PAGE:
The Role of Magical Thinking in OCD

The Role of Magical Thinking in OCD

Mayra Diaz, LMFT

Mayra Diaz, LMFT

The Anxiety Center of California is a private practice in Los Angeles that specializes in anxiety, OCD, ADHD, and BIPOC. It is owned by Mayra Diaz, a Licensed Marriage and Family Therapist and the author of The Panic Attack Relief Workbook. The goal of the center is to help clients build new strategies to promote resilience and self-compassion. Mayra incorporates CBT, ERP, ACT, I-CBT, and mindfulness into her work. She challenges her clients and actively promotes their learning so they can feel ownership of their own change. Book a free 15-minute consultation at

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The Role of Magical Thinking in OCD

The Role of Magical Thinking in OCD

Have you ever knocked on wood to ward off bad luck? If so, you’ve experienced magical thinking.  

What is Magical Thinking?  

Magical thinking is the belief that your thoughts or actions can cause real-life consequences, with no direct logical connection between them. Magical thinking most often involves a belief that thoughts or actions can cause or prevent harm, like knocking on wood. You think that you’ll prevent something bad from happening, even though you know there’s no rational connection between knocking on wood and any future danger.  

Many superstitions are a form of magical thinking, such as jinxes, lucky rabbit’s feet, or unlucky numbers. Magical thinking is not inherently harmful and is actually a common part of our culture. It can be a way we lighten the mood (yelling jinx for a free soda), represent our beliefs (making a sign of the cross), or share our rituals with others (communal prayer).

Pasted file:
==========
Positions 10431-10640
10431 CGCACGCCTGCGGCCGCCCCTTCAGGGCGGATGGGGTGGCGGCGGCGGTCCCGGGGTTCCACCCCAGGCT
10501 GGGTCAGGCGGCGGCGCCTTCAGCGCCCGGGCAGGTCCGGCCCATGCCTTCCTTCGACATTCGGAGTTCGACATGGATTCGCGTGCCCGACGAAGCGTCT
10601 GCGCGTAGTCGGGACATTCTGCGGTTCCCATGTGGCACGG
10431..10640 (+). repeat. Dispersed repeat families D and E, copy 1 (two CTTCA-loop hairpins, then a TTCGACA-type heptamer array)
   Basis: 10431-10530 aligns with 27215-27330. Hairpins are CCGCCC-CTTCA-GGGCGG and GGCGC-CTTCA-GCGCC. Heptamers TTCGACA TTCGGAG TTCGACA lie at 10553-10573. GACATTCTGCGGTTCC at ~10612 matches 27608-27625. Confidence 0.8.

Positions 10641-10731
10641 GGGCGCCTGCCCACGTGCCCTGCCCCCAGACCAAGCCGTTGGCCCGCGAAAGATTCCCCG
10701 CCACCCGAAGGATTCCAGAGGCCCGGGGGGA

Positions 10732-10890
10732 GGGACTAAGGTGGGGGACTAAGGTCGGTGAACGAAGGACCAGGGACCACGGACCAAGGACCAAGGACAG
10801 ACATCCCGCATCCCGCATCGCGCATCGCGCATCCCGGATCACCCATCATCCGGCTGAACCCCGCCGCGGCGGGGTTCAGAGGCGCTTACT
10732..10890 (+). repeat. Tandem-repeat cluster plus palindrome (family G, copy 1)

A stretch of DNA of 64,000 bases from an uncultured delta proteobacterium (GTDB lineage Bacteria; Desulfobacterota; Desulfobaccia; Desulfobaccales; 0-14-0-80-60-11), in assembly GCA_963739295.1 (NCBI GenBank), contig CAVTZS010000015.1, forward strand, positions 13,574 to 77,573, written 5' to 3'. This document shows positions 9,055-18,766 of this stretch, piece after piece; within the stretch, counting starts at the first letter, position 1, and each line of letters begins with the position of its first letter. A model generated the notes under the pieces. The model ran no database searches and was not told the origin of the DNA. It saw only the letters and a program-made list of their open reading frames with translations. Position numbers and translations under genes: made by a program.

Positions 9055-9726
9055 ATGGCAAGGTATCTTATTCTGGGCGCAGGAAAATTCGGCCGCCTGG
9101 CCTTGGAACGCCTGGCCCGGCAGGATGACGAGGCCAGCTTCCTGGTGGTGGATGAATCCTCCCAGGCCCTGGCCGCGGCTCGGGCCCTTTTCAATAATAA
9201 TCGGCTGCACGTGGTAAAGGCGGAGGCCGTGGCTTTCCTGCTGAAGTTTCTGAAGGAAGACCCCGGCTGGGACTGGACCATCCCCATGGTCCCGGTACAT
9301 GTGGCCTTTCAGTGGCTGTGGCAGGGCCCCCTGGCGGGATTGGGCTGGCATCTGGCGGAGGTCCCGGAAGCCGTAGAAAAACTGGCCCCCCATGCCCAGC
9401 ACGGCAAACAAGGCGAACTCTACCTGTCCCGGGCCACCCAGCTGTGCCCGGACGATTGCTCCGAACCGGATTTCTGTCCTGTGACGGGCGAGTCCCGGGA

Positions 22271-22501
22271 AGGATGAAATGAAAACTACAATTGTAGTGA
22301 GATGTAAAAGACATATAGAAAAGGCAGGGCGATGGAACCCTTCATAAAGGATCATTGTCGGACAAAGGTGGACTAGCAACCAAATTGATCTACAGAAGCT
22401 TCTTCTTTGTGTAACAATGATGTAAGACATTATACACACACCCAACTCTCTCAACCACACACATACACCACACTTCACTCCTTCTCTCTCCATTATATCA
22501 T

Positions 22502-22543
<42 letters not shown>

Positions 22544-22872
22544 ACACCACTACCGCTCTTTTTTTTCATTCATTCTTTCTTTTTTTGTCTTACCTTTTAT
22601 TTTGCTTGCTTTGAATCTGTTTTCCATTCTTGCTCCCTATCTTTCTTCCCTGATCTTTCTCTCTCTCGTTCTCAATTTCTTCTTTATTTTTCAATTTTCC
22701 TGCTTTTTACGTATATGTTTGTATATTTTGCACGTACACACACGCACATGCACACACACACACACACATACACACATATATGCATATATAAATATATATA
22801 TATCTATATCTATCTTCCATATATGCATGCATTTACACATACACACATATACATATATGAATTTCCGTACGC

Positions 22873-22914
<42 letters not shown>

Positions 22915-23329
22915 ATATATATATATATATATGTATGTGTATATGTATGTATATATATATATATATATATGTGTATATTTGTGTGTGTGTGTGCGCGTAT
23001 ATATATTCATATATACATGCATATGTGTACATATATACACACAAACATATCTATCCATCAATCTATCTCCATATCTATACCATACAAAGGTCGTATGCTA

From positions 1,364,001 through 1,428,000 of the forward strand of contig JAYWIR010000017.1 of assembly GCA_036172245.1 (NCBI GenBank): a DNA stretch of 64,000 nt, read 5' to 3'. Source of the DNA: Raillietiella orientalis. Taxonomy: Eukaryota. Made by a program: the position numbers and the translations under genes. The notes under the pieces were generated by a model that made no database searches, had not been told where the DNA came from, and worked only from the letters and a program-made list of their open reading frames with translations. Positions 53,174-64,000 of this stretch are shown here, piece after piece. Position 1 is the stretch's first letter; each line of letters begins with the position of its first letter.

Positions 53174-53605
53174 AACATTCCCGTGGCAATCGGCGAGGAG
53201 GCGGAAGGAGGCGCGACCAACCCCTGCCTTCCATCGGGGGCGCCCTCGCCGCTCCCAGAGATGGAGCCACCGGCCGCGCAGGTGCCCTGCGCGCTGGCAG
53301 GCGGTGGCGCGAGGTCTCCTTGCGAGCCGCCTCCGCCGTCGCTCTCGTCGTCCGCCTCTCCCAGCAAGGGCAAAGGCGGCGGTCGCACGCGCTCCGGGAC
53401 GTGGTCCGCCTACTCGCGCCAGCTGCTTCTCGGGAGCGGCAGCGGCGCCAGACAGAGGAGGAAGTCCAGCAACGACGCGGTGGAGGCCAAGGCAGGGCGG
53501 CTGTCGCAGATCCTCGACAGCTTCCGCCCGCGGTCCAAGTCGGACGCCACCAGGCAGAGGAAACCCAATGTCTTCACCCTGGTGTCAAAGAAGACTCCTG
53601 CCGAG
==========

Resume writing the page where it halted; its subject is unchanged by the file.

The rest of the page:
The Danger of Magical Thinking  

Magical thinking can be a healthy coping tool to provide comfort, optimism, and a sense of control in an unpredictable world. But relying too heavily on magical thinking can cause emotional distress and constrain your relationships and activities. This thinking pattern can become too rigid and extreme, leading to a feeling that arbitrary and illogical rules are taking over your life.  

How is Magical Thinking Related to OCD? 

People with OCD can have intrusive thoughts that something terrible will happen to themselves or people they care about unless they engage in some specific, unrelated action (a compulsion). If prevented from engaging in a compulsion, they can experience anxiety and a sense of guilt that they did not protect the people or things they care about.  

Examples of Magical Thinking OCD 

  • If I don’t wear this specific shirt, my dad will die  
  • If I mention any bad outcome, my daughter will get in an accident on her flight 
  • If I think a racist word, it will affect my behavior and make me act in a racist way 
  • If I don’t text my friend an even number of times, she will get assaulted  
  • If I have a negative thought about someone, I’ve cursed them and something bad will happen  
  • If I don’t lock the door 7 times, someone will break in.  
  • If I have a blasphemous thought, I am going to hell 

Common Compulsions 

  • Repeating words, thoughts or actions to ward off something negative 
  • Avoiding “bad” actions such as stepping on cracks or unlucky items such as numbers, colors, dates, words, or sounds  
  • Engaging in behaviors around “good” numbers, colors, words, or dates, such as crossing a doorway a certain number of times  
  • Counteracting negative thoughts with positive thoughts or prayers 
  • Arranging items in a particular order that feels safe or good 
  • Engaging in specific body movements, such as touching things or turning around until it feels “right” 
  • Seeking reassurance about thoughts, feelings, and behaviors (i.e. excessive confession)  

The Myth of Manifestation and How it Harms OCD Sufferers